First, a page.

PRESS RELEASE IMMEDIATE 28.7.08
Hastings Alliance for Sustainable Transport Solutions says:
Time for intelligent debate as link road costs more than double.
Speaking for the Alliance, Chairman Nick Bingham said: Costs have more than doubled from £47m to close on £100m [See note 1].
At a time of belt tightening, as well as huge increases in the costs of road transport and concerns over climate change, it is alarming to see East Sussex County Council and co-promoters of the Bexhill to Hastings Link Road (BHLR) pretending that the hugely environmentally damaging road project is still value for money.
He went on: It is absolute madness to commit huge sums of money to build transport infrastructure that will see an increase in dependence on the car. This is especially true in Bexhill and Hastings where journeys are overwhelmingly short distance, and school run traffic is well above average for the UK. With BHLR, the future would look bleak, with those living in any new planned communities more likely to place the car first in a list of travel options. The communities themselves would be far less likely to include high quality alternatives to the car; public transport would be undermined.
The Hastings Alliance for Sustainable Transport Solutions has done some calculations
[See note 2] that answer the legitimate question: What else could you get for the money?
For around one tenth of the current cost of BHLR (and these are likely to go up further), Bexhill and Hastings could enjoy:
- · A Real Time bus information system.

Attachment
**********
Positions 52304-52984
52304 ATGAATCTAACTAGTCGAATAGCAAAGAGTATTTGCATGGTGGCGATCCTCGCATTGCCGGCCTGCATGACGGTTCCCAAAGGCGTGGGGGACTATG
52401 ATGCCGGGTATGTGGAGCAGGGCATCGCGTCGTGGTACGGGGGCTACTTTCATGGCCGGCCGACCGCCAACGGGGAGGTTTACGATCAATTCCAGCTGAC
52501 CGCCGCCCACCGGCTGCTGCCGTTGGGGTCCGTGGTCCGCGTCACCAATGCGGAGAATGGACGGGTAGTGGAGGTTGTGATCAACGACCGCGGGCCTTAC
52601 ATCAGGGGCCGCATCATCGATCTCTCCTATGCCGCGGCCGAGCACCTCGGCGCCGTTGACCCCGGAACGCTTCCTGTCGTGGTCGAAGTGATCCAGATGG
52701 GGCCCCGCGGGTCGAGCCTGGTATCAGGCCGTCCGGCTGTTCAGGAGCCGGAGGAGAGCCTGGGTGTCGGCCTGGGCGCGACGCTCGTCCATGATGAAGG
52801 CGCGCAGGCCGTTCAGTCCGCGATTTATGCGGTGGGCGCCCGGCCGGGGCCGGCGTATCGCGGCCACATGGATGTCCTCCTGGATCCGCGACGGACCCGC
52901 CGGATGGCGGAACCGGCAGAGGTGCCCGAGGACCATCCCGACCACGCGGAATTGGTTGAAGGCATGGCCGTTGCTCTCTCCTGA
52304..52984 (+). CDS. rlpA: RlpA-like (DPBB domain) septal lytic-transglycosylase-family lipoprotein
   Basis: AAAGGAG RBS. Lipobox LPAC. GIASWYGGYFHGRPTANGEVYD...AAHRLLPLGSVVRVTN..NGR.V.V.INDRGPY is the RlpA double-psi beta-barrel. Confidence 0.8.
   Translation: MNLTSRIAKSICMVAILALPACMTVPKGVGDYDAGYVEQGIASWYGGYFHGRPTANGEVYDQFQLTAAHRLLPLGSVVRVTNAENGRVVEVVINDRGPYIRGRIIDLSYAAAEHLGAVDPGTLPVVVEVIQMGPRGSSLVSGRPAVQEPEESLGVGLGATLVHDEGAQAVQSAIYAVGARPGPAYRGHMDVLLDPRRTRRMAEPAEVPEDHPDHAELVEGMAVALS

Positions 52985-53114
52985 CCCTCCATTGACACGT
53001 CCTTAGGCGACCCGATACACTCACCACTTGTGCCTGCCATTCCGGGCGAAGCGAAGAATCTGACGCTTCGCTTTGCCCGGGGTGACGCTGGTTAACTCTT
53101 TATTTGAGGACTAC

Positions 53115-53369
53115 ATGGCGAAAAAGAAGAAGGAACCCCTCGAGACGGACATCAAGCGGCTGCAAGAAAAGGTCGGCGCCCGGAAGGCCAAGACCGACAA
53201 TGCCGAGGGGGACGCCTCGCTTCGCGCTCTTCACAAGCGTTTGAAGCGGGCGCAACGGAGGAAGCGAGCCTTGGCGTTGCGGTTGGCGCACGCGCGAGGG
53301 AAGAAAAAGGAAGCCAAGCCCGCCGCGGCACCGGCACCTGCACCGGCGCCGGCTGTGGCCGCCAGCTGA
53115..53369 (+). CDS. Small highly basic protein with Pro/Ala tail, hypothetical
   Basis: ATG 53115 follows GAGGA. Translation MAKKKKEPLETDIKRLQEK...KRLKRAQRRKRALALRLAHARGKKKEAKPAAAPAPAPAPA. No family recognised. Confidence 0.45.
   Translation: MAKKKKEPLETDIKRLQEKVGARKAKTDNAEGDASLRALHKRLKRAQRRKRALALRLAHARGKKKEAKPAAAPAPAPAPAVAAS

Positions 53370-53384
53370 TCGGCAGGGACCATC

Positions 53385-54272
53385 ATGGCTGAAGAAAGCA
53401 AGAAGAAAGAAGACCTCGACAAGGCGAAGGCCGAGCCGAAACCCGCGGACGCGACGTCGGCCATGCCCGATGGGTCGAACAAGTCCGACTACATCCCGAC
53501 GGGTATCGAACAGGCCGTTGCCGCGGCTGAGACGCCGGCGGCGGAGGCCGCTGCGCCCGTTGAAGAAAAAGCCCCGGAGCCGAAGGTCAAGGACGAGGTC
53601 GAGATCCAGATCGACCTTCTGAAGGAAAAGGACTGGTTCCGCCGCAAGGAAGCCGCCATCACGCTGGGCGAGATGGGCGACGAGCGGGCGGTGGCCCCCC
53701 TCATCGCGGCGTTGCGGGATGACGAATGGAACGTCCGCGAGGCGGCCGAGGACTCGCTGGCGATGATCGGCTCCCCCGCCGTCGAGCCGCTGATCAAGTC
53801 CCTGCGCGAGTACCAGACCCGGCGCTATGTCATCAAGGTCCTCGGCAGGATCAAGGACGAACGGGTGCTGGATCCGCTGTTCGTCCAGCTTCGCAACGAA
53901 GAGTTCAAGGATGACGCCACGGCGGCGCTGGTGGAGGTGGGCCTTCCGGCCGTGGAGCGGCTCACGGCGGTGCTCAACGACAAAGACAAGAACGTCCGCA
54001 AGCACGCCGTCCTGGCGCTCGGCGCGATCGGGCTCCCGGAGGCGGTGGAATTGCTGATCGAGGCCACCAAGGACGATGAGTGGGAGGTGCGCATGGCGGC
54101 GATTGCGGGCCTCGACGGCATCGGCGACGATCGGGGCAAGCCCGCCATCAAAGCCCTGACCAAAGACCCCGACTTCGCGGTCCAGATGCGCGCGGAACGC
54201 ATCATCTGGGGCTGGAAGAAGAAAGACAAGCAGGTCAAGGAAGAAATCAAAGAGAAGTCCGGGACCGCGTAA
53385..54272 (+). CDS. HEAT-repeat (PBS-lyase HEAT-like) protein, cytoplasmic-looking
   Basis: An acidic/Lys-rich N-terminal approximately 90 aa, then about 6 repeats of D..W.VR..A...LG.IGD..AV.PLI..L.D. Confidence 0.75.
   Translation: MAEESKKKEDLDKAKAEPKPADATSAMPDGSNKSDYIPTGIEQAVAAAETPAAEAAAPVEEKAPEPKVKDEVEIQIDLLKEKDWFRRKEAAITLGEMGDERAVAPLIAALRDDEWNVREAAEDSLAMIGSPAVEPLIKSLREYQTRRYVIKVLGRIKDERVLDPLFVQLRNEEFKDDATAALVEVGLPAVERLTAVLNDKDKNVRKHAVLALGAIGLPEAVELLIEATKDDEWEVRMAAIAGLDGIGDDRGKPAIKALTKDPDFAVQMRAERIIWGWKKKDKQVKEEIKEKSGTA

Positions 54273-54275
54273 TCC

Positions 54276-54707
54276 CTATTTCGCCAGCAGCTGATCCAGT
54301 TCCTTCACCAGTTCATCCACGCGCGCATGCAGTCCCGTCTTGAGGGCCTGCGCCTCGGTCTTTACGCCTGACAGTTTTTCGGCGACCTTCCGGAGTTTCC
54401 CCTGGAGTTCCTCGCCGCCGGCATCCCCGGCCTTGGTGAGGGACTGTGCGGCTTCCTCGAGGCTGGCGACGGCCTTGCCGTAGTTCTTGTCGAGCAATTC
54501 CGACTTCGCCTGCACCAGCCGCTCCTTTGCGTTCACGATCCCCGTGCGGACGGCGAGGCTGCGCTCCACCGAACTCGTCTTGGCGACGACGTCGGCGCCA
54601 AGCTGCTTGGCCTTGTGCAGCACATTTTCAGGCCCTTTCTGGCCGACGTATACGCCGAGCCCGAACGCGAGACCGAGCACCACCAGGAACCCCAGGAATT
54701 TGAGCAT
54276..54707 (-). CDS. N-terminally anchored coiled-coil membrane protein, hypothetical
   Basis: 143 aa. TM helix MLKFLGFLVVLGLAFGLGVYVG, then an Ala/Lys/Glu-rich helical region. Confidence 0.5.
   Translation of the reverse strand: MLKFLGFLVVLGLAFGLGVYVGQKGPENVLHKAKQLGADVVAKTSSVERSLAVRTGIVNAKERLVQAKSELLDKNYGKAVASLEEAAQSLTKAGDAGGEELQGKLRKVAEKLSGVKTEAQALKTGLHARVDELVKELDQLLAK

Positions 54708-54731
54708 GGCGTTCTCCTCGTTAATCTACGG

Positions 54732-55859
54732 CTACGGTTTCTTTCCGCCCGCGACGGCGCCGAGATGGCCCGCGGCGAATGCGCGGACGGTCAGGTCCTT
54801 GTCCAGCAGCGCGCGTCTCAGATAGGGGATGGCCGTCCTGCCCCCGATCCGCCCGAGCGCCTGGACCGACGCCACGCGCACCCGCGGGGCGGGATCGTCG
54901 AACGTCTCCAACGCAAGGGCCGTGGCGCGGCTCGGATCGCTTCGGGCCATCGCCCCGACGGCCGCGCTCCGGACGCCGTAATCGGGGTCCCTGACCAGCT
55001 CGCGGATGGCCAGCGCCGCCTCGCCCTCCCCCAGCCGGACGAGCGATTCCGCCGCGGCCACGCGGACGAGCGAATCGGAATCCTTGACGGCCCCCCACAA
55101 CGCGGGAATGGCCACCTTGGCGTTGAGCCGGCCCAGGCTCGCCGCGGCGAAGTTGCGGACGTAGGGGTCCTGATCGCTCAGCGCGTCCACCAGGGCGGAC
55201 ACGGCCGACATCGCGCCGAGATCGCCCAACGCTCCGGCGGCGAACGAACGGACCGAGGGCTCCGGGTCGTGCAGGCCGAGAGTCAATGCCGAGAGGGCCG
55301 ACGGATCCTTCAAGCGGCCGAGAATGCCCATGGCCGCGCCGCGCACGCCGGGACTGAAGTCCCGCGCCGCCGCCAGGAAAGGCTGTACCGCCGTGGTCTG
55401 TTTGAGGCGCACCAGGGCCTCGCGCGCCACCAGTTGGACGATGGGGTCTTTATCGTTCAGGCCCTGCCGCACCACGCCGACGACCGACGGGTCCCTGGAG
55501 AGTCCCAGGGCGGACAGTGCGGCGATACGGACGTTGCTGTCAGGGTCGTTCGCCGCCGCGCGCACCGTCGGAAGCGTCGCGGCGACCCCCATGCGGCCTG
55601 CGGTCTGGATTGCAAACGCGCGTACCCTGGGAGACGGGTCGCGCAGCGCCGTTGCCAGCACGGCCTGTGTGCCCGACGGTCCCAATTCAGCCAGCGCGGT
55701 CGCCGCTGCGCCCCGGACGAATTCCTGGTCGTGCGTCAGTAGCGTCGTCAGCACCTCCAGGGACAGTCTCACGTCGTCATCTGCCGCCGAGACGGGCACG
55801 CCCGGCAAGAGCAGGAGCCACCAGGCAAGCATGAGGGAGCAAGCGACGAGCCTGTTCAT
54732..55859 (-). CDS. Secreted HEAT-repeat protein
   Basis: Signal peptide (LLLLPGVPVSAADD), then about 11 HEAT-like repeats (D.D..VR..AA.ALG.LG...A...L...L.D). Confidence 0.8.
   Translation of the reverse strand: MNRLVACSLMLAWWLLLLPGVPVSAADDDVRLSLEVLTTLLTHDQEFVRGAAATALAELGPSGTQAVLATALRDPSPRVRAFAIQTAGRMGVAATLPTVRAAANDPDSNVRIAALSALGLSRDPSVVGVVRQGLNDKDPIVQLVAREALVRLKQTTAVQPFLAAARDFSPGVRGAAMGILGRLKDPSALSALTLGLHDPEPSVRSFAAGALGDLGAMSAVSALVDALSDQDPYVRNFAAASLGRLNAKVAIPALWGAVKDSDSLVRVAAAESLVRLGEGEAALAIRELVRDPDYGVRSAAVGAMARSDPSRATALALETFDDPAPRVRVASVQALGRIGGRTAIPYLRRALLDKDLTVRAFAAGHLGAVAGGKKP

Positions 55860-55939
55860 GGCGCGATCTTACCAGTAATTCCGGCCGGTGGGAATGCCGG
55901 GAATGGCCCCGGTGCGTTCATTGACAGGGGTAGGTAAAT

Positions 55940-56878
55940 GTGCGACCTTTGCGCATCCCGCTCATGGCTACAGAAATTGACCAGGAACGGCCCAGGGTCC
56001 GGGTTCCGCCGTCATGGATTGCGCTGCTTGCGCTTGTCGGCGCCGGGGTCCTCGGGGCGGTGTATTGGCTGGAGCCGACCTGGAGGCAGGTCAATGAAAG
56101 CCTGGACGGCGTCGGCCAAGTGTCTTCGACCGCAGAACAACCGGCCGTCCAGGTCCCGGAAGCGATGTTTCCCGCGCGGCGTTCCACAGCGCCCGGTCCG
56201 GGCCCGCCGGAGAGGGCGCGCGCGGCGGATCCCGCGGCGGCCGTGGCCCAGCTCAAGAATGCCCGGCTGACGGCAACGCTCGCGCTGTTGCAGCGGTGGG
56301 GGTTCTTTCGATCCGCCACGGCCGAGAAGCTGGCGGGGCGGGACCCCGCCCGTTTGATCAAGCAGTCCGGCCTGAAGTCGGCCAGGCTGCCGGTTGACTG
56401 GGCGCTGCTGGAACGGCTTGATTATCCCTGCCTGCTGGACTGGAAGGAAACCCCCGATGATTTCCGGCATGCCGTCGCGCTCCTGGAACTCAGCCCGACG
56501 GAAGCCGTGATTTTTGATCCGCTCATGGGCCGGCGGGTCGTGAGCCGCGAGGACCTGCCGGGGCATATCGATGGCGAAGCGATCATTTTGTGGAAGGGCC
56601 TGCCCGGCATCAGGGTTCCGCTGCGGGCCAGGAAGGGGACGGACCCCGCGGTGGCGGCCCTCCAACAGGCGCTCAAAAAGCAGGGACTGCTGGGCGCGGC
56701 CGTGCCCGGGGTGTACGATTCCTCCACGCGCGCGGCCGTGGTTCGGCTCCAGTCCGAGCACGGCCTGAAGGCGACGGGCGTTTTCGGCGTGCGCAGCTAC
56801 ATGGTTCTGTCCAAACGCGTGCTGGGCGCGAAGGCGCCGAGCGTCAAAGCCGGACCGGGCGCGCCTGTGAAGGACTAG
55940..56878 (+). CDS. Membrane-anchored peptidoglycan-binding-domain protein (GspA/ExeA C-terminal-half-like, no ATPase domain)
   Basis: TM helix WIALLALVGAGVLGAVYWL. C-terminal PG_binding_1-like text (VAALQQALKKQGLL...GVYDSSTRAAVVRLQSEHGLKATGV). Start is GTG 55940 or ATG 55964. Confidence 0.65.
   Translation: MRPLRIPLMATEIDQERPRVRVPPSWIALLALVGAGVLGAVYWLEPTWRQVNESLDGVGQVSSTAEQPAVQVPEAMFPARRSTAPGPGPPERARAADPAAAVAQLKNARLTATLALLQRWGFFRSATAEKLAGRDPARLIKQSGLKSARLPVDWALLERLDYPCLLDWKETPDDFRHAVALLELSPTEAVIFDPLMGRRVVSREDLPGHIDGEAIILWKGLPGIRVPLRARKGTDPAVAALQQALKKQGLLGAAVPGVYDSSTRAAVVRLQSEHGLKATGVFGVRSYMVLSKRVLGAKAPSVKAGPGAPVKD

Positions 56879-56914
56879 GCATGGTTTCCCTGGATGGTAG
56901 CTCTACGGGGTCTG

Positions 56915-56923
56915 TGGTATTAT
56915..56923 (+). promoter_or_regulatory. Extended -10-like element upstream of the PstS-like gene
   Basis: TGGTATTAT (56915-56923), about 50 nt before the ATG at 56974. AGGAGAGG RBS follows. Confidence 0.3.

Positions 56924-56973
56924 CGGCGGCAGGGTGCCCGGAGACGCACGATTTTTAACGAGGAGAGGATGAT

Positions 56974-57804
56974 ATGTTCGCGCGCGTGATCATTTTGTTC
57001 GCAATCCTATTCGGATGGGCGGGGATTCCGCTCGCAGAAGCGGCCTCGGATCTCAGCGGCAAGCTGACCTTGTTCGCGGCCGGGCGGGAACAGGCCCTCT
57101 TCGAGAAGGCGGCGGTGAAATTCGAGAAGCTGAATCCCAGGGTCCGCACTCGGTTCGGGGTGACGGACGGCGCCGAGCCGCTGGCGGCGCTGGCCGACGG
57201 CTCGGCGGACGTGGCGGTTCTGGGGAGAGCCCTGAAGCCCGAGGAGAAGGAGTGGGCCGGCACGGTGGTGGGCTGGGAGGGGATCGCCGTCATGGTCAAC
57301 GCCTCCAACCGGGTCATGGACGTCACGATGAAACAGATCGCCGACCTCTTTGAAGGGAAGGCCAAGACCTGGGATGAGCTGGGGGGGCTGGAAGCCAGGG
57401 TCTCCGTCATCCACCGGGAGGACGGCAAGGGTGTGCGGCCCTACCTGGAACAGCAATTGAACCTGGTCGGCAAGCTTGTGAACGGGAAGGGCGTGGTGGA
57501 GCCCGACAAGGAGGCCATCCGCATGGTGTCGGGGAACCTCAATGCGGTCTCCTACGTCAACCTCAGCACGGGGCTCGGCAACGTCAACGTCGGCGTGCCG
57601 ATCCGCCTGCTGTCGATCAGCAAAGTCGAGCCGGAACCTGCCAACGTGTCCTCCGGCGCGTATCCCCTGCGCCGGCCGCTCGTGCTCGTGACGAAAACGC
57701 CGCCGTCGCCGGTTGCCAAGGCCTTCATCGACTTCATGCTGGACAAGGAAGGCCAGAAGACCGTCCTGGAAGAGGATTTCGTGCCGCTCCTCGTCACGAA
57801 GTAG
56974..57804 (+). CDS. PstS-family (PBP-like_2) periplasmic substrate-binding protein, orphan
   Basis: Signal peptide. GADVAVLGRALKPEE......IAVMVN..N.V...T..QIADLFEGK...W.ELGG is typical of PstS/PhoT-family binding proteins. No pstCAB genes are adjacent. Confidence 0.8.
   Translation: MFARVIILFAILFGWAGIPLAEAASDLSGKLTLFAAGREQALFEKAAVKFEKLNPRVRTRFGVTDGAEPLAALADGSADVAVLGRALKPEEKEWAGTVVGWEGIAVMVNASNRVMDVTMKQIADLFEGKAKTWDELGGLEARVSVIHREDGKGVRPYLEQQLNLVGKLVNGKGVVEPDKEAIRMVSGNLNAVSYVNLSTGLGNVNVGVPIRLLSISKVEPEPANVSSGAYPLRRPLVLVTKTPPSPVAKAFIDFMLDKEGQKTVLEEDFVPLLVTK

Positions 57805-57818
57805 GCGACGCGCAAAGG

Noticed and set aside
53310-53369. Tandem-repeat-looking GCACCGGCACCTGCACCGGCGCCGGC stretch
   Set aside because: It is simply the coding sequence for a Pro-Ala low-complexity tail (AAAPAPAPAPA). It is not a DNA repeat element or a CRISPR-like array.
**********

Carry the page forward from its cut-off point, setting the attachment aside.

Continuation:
- · A new cycleway by the sea between Bexhill and Hastings
- · A cycle link between the two new college sites at Hastings station, and Ore
- · A new railway station at Glyne Gap
· A substantial start on creating 20mph zones in residential areas
Several huge bonuses would flow from a cancellation of BHLR, including:
- · Strong growth in walking and cycling and a healthier population
- · A predicted reduction of 6000 tonnes per year of CO2
- · A better market for public transport
- · More sustainable urban design and land use
- · More high quality and attractive public spaces in town and neighbourhood centre
- · A stronger local economy with more successful district centres such as Sidley, Silverhill, Bohemia and Ore
Importantly, the beautiful Combe Haven valley would remain the tranquil place it still is, to be enjoyed by this and future generations, residents and tourists alike.
Notes for Editors:
1. ESCC quarterly progress report to Gov Office for SE, fourth quarter, 2007 -8. (£96,095,000)
2. Figures for Real Time bus information system from ESCC based on an unsuccessful bid for funding as part of the Local Transport Plan 2. Figures for CO2 from the Appraisal Summary Table (AST) of the bid document for BHLR. Cycleway construction costs from Sustrans/ESCC. Station costs based on Network Rail"s new modular station design (Local Transport Today, 11th July 2008 c £5. 8m. Costs of 20mph zone implementation based on Hull City scheme (£23,500 per kilometre (2002) plus inflation c£53,000 in 2008)